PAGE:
ROME (AP) — Gino Strada, an Italian surgeon who co-founded the humanitarian group Emergency to provide medical care for civilian victims of war and poverty in many countries, and was a fierce critic of the U.S.-led invasion of Afghanistan, has died. He was 73.
His daughter, Cecilia Strada, tweeted: “Friends, my dad #GinoStrada is no more.’’ Emergency announced Friday that “Our beloved Gino died this morning. He was founder, surgeon, executive director, the soul of Emergency.”
Neither cited a cause of death, but the website of Corriere della Sera newspaper said Strada had been suffering from heart problems for years, and died in France.
Prominent among Emergency’s medical missions in 19 countries was Afghanistan.
Exactly on the day of his death, Italian newspaper La Stampa had published an article by Strada in light of the Taliban’s rapid military takeover of key cities in the country in the last few days.
Strada wrote that the blitz “shouldn’t surprise anyone who has a discrete knowledge of Afghanistan or at least a good memory.”
“It seems to be that both are lacking – or, better — both were always lacking,” Strada wrote in the La Stampa opinion piece. “The war against Afghanistan has been – no more, no less – a war of aggression, launched after the Sept. 11 attack, by the United States, to which all the Western countries tagged along.”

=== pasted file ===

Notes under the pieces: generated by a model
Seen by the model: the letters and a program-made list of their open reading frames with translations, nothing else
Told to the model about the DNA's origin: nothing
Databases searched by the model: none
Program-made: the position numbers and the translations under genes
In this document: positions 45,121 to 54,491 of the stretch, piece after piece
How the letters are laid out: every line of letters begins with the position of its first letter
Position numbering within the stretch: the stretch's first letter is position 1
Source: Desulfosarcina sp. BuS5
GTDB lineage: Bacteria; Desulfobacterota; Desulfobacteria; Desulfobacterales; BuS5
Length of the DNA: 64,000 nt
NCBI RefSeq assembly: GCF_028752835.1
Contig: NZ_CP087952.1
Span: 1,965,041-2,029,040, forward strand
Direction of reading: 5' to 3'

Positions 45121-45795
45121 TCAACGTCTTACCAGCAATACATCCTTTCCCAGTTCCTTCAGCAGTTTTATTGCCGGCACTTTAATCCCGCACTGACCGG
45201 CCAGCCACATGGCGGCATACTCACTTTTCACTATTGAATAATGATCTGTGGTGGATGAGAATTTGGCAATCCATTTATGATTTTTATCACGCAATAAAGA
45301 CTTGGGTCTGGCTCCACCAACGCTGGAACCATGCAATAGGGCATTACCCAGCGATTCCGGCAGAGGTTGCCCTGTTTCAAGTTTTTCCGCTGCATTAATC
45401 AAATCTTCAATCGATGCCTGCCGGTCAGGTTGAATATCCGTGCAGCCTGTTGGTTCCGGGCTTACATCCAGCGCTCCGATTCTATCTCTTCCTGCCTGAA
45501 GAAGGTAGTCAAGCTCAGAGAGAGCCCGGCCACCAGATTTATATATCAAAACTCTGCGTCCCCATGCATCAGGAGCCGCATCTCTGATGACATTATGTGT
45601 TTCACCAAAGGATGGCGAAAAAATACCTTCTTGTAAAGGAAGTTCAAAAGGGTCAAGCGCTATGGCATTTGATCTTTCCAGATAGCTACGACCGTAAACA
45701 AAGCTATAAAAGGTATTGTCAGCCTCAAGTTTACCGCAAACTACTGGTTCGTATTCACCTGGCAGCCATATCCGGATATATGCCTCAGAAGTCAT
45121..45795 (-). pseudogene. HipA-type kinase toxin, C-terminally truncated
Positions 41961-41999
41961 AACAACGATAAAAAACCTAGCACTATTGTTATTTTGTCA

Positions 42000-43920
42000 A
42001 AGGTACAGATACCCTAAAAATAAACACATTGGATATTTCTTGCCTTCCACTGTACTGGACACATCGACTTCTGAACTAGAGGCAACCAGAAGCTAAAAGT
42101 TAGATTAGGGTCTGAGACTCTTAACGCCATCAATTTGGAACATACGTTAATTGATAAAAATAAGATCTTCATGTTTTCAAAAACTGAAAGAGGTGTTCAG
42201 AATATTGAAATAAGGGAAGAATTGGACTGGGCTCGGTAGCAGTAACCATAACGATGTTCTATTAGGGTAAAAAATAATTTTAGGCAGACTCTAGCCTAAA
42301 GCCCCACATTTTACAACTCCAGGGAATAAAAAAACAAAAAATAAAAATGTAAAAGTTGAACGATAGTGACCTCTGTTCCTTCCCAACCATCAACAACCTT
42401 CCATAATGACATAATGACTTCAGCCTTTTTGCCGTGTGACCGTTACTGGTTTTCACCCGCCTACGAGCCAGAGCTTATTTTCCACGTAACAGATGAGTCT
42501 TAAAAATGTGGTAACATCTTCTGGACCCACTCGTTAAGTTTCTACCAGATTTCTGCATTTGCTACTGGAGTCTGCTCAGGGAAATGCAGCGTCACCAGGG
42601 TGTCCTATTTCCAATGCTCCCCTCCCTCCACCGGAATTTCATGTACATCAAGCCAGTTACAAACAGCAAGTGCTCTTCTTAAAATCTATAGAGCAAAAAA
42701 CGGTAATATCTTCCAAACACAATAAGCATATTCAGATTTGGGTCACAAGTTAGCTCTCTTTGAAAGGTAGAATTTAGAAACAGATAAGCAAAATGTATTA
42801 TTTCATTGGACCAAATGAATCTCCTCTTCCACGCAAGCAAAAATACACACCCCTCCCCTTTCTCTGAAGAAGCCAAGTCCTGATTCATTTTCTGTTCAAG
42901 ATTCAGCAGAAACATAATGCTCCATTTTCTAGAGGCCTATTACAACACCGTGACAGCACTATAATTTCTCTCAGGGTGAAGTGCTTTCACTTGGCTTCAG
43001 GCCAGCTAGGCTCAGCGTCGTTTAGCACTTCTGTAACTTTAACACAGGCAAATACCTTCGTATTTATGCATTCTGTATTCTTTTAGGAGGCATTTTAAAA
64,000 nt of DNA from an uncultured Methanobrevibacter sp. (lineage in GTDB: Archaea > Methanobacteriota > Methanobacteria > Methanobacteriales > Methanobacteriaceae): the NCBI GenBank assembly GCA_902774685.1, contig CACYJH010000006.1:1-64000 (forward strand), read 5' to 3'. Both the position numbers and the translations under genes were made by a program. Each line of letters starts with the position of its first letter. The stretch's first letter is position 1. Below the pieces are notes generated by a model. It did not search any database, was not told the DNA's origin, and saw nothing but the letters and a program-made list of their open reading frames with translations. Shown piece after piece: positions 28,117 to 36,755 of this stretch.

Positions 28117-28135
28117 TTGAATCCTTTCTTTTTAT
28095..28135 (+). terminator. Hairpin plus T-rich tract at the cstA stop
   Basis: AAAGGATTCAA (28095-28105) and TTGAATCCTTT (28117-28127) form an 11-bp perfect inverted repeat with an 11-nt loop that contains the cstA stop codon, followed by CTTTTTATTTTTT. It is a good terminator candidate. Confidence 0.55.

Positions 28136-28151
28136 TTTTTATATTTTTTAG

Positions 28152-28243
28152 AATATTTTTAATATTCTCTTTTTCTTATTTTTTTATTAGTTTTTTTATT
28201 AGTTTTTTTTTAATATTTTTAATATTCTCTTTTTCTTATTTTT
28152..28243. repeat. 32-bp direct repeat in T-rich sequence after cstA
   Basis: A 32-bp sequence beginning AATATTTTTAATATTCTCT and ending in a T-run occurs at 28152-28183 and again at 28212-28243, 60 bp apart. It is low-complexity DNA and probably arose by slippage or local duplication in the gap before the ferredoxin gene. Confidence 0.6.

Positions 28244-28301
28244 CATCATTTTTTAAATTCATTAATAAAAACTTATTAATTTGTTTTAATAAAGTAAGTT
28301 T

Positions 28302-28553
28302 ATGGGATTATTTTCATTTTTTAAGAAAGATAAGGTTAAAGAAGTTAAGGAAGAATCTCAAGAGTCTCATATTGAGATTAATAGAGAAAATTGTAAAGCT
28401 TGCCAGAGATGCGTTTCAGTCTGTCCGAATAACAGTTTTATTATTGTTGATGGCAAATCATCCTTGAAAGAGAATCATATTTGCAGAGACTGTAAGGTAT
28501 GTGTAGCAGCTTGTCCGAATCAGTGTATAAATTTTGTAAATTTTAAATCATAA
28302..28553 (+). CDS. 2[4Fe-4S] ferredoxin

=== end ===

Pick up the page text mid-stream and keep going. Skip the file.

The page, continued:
Strada wrote that in his seven years in Afghanistan, “I saw the number of wounded and the violence increase, while the country became progressively devoured by insecurity and corruption.”
Referring to his anti-war stance, Strada wrote: “We were saying 20 years ago that this war would be a disaster for everybody. Today the outcome of that aggression is before our eyes: a failure from every point of view.”
Born in the Milan suburb of Sesto San Giovanni on April 21, 1948, Strada earned his medical and surgical degree at that city’s State University and specialized in emergency room surgery. He transferred to the United States where for four years he worked on heart and heart-lung surgery at the medical centers of Stanford and Pittsburgh universities, Emergency said. He also trained at Groote Schuur Hospital in Capetown, South Africa.
He decided to put his skills to use helping civilians wounded in war. Starting in 1988, he worked with the International Red Cross in Pakistan, Ethiopia, Thailand, Afghanistan, Peru, Djibouti, Somalia and Bosnia.
In 1994, together with his wife, Teresa Sarti, and some friends and colleagues, he founded Emergency. The organization began its first mission in Rwanda, ravaged by genocidal war, and went on to establish projects in 18 other countries. Among them was Cambodia, where Strada remained for several years.
His daughter, Cecilia, is currently managing communications with the charity ResQ People Saving People, which operates a migrant rescue boat in the Mediterranean Sea. Helping people and saving lives “is what he and my mama taught me,’’ she tweeted after announcing her father’s death.
In a message of condolence, Italian President Sergio Mattarella said Strada led his life in “line with our Constitution, which repudiates war.” He was referring to Italy’s Constitution written and adopted after the country’s devastation in World War II.
The surgeon, Mattarella said, invoked “humanity where conflict was cancelling out all respect for persons.”
Italy pulled out its troops from Afghanistan in June, following the announcement by Washington that the U.S. military mission was ending there this year.